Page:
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Jobs Paying Less Than The Real Living Wage Drops To Seven-Year Low

KPMG analysis has shown there has been a drop in the number of people being paid below the Real Living Wage
06 November 2019

Less than one-fifth (19%) of UK jobs now pay below the Real Living Wage (as defined by the Living Wage Foundation), with the latest estimate down from 22% last year and the lowest since 2012 according to KPMG analysis released on November 4.

However, part-time workers are three times more likely to be paid below the threshold of £9.00 (or £10.55 in London) and around 24% of women face in-work poverty compared to 15% of men. Female in-work poverty is highest in the East Midlands and lowest in Scotland.

The good news is that all UK regions have shown a drop in the share of jobs paying below the Real Living Wage.

The analysis also shows that despite a backward trend last year, the latest figures are the lowest for seven years and represents - the number of jobs paid less than the Real Living Wage now stands at an estimated 5.19 million, down from a peak of 5.75 million in 2018.



IHS Markit was commissioned by KPMG to conduct the research.

A closer look at the findings reveals that there is still a long way to go for part-time workers. Around 38 per cent of part-time jobs earn less than the Real Living Wage, compared to only 12 per cent for full-time employees. London is a particular hotspot for part-time jobs that are paid less than the Real Living Wage (46 per cent).


Gender equality

On gender equality, the proportion of female employees earning less than the Real Living Wage (24 per cent) exceeds that for males (15 per cent). This equates to around 3.2 million female employees compared to 2 million males. By region, the proportion of females earning less than the threshold is highest in the East Midlands (29 per cent) and lowest in Scotland (20 per cent).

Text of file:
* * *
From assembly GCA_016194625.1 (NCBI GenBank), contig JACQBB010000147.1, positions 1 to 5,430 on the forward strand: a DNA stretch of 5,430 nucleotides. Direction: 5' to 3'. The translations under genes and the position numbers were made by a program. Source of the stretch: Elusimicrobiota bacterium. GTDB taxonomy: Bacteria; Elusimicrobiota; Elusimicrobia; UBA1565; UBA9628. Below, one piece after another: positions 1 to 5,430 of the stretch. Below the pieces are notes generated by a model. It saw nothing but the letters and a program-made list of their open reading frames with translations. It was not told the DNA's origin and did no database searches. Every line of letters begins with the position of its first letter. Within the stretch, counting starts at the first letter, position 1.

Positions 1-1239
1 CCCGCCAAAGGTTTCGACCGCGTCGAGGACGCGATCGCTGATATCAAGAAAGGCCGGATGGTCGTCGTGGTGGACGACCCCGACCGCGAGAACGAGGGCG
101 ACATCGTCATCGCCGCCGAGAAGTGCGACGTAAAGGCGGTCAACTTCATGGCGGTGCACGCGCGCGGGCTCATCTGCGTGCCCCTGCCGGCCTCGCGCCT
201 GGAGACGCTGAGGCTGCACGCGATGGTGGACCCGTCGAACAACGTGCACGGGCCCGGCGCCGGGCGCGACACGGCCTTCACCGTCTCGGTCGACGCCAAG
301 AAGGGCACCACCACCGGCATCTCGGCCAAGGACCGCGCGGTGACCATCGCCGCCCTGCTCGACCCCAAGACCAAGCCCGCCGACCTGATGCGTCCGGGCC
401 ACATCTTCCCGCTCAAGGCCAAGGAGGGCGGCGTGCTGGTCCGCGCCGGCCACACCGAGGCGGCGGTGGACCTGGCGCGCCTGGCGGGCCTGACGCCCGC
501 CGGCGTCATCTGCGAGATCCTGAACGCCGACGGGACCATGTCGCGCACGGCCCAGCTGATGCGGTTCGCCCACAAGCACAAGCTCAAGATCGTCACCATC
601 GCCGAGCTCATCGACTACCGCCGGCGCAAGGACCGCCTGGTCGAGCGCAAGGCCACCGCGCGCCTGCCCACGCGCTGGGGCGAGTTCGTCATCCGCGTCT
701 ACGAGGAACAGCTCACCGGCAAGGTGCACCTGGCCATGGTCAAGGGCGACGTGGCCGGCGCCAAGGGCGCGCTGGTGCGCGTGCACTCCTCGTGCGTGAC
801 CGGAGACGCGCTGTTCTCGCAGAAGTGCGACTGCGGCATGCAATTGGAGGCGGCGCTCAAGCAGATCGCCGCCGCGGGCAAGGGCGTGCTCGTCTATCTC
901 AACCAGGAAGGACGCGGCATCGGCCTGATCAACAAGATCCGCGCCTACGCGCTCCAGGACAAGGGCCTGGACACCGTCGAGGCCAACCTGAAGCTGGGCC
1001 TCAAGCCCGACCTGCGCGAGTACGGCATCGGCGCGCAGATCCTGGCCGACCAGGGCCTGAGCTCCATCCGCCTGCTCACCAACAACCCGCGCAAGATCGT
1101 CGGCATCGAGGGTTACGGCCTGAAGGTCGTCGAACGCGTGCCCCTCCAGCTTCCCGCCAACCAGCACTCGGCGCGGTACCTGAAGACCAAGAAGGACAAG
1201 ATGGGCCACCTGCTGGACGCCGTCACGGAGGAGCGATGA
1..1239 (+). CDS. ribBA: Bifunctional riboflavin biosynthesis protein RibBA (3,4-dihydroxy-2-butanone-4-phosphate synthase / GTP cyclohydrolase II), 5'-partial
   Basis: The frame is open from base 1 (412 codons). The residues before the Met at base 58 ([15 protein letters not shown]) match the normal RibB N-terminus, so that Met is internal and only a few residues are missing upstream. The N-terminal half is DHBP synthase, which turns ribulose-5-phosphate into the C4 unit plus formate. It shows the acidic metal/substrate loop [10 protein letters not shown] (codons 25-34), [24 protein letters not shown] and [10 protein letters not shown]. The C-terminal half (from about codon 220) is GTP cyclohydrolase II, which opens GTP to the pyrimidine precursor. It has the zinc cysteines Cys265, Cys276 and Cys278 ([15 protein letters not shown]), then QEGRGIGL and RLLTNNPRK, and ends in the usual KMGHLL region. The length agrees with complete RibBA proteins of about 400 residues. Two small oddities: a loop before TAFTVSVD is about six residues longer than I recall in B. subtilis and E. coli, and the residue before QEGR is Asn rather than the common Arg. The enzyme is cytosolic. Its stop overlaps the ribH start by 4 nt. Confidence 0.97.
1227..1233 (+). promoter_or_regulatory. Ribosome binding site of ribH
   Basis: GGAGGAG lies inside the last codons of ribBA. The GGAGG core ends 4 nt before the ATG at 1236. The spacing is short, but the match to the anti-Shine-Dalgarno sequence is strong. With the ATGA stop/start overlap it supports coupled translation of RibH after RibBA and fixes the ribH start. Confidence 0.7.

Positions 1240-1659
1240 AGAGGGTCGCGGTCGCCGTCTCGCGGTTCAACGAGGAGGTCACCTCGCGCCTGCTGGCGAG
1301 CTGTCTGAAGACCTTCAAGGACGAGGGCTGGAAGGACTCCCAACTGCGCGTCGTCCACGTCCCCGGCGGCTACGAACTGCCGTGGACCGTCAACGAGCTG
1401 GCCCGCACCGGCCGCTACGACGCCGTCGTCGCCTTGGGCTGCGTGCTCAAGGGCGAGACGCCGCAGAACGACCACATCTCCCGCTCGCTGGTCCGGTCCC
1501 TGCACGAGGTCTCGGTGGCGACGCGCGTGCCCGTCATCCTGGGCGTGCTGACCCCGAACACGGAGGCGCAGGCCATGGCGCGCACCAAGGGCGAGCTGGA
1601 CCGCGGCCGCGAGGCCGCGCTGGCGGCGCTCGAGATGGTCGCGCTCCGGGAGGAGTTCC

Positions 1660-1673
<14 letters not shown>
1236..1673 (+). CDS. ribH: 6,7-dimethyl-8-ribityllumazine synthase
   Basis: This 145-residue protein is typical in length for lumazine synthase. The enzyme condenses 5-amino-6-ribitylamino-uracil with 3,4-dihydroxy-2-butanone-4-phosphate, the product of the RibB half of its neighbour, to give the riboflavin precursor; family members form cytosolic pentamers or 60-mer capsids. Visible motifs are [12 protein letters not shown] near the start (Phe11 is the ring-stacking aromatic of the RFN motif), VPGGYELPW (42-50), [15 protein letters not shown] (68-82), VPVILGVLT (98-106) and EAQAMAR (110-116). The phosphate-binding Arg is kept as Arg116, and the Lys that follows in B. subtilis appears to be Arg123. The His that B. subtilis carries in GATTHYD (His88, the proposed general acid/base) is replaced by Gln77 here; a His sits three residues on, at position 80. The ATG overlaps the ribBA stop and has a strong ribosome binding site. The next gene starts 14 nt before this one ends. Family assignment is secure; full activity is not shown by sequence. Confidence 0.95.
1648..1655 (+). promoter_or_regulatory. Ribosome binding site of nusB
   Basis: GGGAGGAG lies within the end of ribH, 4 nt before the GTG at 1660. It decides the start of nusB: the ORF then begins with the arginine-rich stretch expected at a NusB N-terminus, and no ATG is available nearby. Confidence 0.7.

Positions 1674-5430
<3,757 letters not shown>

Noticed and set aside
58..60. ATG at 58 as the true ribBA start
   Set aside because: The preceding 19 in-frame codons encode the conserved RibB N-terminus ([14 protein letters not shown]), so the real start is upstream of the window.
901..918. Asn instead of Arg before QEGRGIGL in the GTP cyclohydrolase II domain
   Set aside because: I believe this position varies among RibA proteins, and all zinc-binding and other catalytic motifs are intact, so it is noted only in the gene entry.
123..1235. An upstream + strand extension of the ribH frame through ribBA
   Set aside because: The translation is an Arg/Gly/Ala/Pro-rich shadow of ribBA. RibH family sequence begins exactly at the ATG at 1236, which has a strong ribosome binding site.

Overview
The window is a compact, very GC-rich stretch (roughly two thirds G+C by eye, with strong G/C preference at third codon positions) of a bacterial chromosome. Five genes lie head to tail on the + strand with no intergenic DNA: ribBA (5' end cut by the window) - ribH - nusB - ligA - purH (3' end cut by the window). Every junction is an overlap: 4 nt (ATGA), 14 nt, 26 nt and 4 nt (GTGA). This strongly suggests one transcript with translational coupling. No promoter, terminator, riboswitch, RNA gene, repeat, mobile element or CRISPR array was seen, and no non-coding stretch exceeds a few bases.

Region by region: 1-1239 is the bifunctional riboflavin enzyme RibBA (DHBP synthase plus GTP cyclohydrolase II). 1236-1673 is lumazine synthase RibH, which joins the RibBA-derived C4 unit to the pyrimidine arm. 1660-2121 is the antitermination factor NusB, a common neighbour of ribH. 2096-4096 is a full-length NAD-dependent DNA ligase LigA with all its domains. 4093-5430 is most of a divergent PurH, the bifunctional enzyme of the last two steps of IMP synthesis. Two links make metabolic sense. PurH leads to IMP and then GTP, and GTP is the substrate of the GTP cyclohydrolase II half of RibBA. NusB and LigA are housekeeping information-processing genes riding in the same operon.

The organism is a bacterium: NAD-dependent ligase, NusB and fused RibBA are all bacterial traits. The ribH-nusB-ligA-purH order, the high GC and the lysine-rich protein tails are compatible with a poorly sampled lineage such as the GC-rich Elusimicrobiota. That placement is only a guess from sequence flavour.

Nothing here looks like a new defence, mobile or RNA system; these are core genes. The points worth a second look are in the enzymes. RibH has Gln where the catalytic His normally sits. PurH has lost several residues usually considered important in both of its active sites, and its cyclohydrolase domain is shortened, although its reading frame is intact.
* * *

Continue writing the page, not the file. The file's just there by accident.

Female part-time staff make up the largest broad category of jobs paid less than the Real Living Wage, which is an estimated 2.1 million employees and therefore accounts for around 40% of all in-work poverty.


Good for business

Commenting on the findings, James Stewart, Vice Chair of KPMG UK, said: “The Brexit impasse has undoubtedly had an impact on the jobs market and it is clear that employers have stepped up and taken decisive action to retain and motivate their workforces.

“Over the coming period of uncertainty productivity will be key and we know that the Real Living Wage is an effective driver. What’s good for our workers is good for business too and there is a real opportunity for many to look at the remuneration of their staff in terms of overall benefit to their business as well as the bottom-line."

Stewart added: “But we must ensure that part time workers are not left behind – as these figures show, well over a third are not benefiting from the Real Living Wage. There are also far too many women who are not benefiting from these changes and over the coming year we must address this and the regional disparities which still exist.”


Living Wage Foundation

Katherine Chapman, Director of the Living Wage Foundation, added: “We know the campaign for a Real Living Wage has had a huge impact in tackling in-work poverty. Over the last year we’ve seen more and more responsible organisations recognise that a Real Living Wage is not only good for workers and their families but it also makes good business sense. However, with over 5 million workers still paid below the Living Wage – and 24% of women compared to 15% of men - it’s clear we need to see more employers step up and commit to pay a Real Living Wage.”

Picture: KPMG analysis has shown there has been a drop in the number of people being paid below the Real Living Wage - but there is still a disparity between men and women and part-timers and full-timers.

Article written by Brian Shillibeer | Published 06 November 2019


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